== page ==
I actually didn’t want to write this post. Mostly because I didn’t want to remind myself about the time in my life where I officially declared myself to be “depressed”. But I got out of it, by the grace of God, and after chatting with a friend today, I figured this needed to be shared. So you know that you’re not alone.
To many, my problem appears miniscule compared to people struggling with survival, strained relationships or any type of abuse. Nonetheless, it was a struggle. My struggle. An inner battle even, and I took a long time to get out of it. Actually, I still contend with it, but I’m handling it.
I never thought I’d ever reach that stage where I’d get so jaded, so incredibly put off by work that I would dig myself a great big crater and wallow in weeks of self-pity. Yes, weeks. Everything about work was miserable. I didn’t know what I was doing. I didn’t believe in anything that I was doing. And the worst part was, I just kept digging and refused to get out. I was convinced that Escape was my only solution. I was incredibly tempted to just drop everything and leave. I was tired of constantly caring for so many students and being so responsible for their grades. It didn’t help that so many of them always switched off during lessons. I was starting to believe that I had failed as a teacher.
I was at such a low point that I had a complete meltdown at work last Tuesday. It was the smallest of triggers, yet it caused me so much anguish that crying was my only option. Yet, I didn’t cry. Because the rational part of me told myself that work needed to be done immediately, so I had to put off crying until a more convenient time.
I didn’t cry in the end. That moment was lost. Later, when a friend asked how I was, without thinking, I blurted out “I’m depressed”. It was my first time admitting I had a problem and that I needed help. Saying it out loud made me realise how badly I wanted to get out of it.
That night, I kneeled at my bed for the first time in many years.
Throughout my years as a Christian, I never quite saw the need to kneel. I figured my prayer would be heard whether I was sitting, standing or even lying in bed. I didn’t know that kneeling would allow me to experience such vulnerability that the only proper thing left to do was to really humble myself before the Lord and submit to Him.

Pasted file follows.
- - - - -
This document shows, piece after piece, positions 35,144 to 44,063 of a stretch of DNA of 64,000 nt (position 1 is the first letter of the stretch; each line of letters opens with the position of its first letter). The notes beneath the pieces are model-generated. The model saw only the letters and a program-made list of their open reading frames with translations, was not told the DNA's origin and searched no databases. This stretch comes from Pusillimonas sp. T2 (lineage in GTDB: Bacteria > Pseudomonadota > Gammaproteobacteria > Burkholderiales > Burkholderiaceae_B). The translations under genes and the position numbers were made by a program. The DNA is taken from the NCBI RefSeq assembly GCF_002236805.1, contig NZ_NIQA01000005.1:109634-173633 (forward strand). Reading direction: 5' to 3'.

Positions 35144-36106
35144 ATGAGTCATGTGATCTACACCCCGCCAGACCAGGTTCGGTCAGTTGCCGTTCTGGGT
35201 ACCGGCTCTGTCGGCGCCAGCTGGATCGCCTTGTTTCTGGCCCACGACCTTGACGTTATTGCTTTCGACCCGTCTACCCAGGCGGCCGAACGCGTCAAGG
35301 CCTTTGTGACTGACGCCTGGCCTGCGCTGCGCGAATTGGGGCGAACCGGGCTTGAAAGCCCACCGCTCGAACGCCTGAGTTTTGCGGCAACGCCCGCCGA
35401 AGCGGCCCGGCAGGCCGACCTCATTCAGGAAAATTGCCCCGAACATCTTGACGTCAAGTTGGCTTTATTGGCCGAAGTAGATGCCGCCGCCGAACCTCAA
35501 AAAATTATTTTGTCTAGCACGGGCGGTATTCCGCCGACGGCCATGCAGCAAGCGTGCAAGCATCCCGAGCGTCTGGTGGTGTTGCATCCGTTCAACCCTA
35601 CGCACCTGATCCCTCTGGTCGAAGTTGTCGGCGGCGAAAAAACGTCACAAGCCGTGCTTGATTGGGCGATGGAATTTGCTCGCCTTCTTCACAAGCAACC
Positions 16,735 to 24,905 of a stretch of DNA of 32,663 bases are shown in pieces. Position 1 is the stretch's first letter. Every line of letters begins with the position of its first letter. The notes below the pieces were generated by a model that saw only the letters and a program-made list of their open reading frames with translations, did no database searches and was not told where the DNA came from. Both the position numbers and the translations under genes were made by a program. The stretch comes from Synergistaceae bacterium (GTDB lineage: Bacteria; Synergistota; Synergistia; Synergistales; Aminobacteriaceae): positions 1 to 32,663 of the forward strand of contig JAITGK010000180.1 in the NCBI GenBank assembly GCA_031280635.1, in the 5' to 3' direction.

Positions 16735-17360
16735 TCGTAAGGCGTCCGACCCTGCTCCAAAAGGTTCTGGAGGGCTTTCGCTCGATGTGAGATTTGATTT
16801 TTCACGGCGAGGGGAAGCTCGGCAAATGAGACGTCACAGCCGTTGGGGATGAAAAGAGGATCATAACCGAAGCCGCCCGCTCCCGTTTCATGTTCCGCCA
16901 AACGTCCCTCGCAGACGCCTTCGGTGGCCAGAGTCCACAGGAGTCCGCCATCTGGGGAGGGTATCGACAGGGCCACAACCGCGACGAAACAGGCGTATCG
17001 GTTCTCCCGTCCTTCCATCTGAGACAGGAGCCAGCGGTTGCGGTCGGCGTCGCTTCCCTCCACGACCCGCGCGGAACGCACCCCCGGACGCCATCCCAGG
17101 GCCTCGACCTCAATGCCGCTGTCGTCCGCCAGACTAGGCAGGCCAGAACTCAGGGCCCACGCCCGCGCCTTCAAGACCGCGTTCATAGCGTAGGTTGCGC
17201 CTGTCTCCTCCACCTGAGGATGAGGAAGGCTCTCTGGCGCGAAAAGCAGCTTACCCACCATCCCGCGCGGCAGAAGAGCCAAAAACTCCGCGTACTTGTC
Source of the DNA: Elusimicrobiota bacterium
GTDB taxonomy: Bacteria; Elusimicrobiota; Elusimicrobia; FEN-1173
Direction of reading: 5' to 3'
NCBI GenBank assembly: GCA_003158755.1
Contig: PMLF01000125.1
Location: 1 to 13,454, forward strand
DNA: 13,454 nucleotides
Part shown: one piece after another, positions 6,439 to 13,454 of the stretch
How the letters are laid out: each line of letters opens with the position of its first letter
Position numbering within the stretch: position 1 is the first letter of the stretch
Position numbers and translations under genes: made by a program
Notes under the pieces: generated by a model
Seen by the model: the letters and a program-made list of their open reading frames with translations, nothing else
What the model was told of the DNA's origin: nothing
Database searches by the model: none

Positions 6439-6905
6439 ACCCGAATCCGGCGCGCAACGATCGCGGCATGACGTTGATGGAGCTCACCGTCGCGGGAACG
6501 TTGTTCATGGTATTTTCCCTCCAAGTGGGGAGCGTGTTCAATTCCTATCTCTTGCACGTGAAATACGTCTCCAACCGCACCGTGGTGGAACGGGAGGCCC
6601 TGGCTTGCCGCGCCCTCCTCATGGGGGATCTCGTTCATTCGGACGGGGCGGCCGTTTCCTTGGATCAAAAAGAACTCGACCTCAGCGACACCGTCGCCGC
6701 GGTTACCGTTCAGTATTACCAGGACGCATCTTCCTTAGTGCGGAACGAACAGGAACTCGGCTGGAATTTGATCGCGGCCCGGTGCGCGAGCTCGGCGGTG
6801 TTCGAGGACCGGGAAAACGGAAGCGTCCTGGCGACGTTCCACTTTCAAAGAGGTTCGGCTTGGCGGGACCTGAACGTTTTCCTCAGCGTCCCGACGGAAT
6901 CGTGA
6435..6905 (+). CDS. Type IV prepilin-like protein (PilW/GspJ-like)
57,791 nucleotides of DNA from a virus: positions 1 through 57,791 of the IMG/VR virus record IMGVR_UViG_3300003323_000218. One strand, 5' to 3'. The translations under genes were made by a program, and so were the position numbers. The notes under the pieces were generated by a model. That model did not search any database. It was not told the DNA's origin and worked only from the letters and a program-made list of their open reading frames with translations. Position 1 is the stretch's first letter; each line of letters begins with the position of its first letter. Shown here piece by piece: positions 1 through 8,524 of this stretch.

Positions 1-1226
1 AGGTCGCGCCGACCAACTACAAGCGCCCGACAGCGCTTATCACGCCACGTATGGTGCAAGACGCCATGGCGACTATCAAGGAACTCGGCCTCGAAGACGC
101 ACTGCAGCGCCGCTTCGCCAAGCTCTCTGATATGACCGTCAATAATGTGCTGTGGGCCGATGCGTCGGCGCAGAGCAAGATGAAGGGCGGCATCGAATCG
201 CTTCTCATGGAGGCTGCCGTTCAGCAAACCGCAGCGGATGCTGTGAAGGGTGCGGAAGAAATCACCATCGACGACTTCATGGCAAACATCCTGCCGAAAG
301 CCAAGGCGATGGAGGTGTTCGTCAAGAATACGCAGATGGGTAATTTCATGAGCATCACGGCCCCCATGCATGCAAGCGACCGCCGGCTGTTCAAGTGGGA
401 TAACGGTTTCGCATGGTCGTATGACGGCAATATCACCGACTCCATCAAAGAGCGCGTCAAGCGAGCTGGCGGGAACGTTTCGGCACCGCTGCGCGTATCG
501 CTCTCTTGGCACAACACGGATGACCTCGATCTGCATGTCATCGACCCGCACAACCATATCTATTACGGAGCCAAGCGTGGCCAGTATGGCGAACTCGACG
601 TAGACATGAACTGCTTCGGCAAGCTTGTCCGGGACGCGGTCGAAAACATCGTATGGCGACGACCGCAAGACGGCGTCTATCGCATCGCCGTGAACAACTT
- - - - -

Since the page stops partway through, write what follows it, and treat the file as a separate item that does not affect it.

That night, I said the most heartfelt prayer I’ve said in years.
God works this way: When you’re at your lowest, He swoops in, picks you up, and gives you the warmest embrace, because He is so happy to see that you’ve fully surrendered your problems to Him and are finally willing to let Him do His job. Needless to say, I experienced a peace like no other as soon as I said “Amen”. My Lord’s comfort was that instantaneous.
It was a complete turnaround the next few days. Rather than focusing on the issues, I started focusing on His grace. My eyes were no longer fixed on pleasing my students. I was now only concerned about making sure my Lord would be proud of me.
About a week on, I’m proud to announce that I no longer feel depressed. I still struggle, but I am not miserable. My spirits have lifted and I’m able to find joy again. And there is now a certain peace within me that can only be attributed to the grace of God.
I don’t believe that our problems are ever too small. Writing them off as insignificant makes your life seem trivial. They are problems because we have difficulties handling them. So go ahead and acknowledge your problem today. Then feel free to pray. God is waiting to hear your voice.